U.S. NEWS

'Absolutely No Excuse' For Fort Worth Officer Shooting Woman Dead, Police Chief Says

Atatiana Jefferson's 8-year-old nephew told investigators that Jefferson heard noises outside and pulled out a handgun before she was shot by Aaron Dean.

Atatiana Jefferson, the 28-year-old woman who was shot dead in her own home by a Fort Worth, Texas, police officer on Saturday, pulled out a handgun after hearing noises outside and pointed the weapon toward a window before she was shot, her 8-year-old nephew told investigators. 

The child’s account was included in the arrest warrant affidavit for Aaron Dean, the officer who fired the fatal shot. The affidavit was released Tuesday. 

As The Washington Post noted, the boy’s recollection appeared to corroborate earlier accounts of the shooting by Jefferson’s family members and others who said the victim had been attempting to protect herself and her nephew from what she thought may be a prowler outside when she was killed.

Fort Worth interim police chief Ed Kraus stressed at a news conference on Tuesday that it “makes sense” that Jefferson “would have a gun if she felt she was being threatened or if there was someone in the backyard.”

Lee Merritt, an attorney representing Jefferson’s family, echoed this sentiment.

“It’s only appropriate that Ms. Jefferson would have a gun,” Merritt said, according to the Dallas Morning News. “When you think there’s someone prowling around in the back at 2 in the morning, you may need to arm yourself.”

Merritt added that Jefferson had a license to carry the weapon.

In the affidavit for Dean, Jefferson’s nephew detailed how he and his aunt had been playing video games in her house at around 2:30 a.m. on Saturday when she “heard noises coming from outside,” the Morning News reported.

Jefferson, who is Black, “took her handgun from her purse” and pointed it “toward the window” before she was shot, the nephew said. The boy added that he then saw his aunt fall to the ground. She died at the scene. 

Dean, a white police officer, had fired a single shot through the window after he and several other officers arrived at Jefferson’s home in response to a non-emergency call from a neighbor who’d expressed concern after seeing Jefferson’s front door open.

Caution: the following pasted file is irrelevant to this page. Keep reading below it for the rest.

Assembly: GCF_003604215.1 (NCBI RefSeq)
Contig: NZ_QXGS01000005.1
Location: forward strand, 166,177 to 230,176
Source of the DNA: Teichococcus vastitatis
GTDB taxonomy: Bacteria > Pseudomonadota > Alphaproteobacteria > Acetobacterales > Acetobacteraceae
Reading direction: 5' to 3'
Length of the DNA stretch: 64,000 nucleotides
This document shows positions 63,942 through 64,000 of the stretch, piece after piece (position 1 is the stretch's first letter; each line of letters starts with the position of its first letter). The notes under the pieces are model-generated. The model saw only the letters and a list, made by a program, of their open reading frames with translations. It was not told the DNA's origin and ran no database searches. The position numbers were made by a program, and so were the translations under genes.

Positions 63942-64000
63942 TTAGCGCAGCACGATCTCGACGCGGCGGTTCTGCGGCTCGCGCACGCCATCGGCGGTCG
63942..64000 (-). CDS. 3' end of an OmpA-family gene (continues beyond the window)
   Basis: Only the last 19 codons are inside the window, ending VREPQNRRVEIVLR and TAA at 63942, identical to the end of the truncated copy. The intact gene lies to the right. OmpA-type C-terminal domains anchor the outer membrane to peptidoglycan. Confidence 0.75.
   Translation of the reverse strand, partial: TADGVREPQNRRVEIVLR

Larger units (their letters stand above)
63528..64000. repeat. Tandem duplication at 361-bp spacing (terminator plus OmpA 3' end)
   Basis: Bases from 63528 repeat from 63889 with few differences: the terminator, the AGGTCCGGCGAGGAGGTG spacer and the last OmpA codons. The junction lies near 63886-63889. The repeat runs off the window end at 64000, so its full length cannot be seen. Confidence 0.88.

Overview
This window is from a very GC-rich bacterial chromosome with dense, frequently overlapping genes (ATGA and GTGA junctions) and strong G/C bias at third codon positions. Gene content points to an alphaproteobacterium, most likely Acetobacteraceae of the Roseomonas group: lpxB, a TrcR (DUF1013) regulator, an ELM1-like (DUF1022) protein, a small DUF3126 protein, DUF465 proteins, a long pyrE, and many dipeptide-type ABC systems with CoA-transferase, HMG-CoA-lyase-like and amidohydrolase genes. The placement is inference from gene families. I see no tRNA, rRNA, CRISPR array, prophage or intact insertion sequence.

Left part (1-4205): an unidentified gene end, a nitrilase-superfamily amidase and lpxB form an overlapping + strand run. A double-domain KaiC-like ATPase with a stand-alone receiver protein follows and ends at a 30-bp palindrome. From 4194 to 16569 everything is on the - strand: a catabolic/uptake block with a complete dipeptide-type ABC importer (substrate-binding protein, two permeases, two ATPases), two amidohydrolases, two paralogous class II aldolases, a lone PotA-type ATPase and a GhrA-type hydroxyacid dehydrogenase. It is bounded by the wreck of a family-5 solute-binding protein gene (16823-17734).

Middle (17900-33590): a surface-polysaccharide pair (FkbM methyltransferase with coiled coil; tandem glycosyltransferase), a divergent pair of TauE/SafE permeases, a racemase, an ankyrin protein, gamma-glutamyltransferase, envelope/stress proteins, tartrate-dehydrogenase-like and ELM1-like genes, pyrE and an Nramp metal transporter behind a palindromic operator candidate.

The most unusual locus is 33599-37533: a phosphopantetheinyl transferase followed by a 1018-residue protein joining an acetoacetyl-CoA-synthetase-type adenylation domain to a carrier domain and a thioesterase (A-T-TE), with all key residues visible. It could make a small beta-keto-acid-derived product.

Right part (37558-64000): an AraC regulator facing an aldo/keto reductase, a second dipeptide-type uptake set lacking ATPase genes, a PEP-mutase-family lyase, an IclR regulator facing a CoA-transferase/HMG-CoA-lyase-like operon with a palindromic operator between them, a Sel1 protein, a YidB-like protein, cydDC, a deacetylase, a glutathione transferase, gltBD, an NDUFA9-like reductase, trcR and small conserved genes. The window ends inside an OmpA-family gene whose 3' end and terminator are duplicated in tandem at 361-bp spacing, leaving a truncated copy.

Police body camera footage released Saturday appeared to show Dean entering the backyard of Jefferson’s house, turning left and then pulling out his gun and pointing it at the window. He then shouts, “Put your hands up! Show me your hands!” before immediately firing his weapon.  

There is no indication in the body cam footage or in the affidavit that Dean saw Jefferson holding the gun before he pulled the trigger, the Post and Morning News reported.

Dean was arrested and charged with Jefferson’s murder on Monday, hours after he resigned from the force. 

Kraus said Tuesday that there was “absolutely no excuse for this incident and the person responsible will be held accountable.”

The interim chief also acknowledged that his department’s earlier decision to release a still image of a gun found at Jefferson’s home — but without any context or explanation of its link to the case — had not been the right one.

The department had faced criticism for the image. Merritt, the attorney for Jefferson’s family, accused police of attempting to alter the narrative of the case and blame the victim

Kraus said at a Monday press conference that the department had released the image to show there had been a weapon “involved.”

“However, we’re homeowners in the state of Texas. I can’t imagine most of us, if we thought we had somebody outside our house who shouldn’t be, and we had access to a firearm — that we wouldn’t act very similarly to how she acted,” Kraus said, CBS News reported. 

The following day, Kraus became emotional as he appealed to the public to not judge all the officers in the department based on Dean’s actions.

“The officers, they try hard every day to try to make this city better,” Kraus said. “I likened it to a bunch of ants building an anthill, and if somebody comes with a hose and washes it away they just have to start from scratch.”

Jefferson’s shooting occurred less than two weeks after former Dallas police officer Amber Guyger was convicted of killing her Black neighbor in his own apartment.

Guyger, who is white, was sentenced to 10 years in prison for the shooting death of Botham Jean. 

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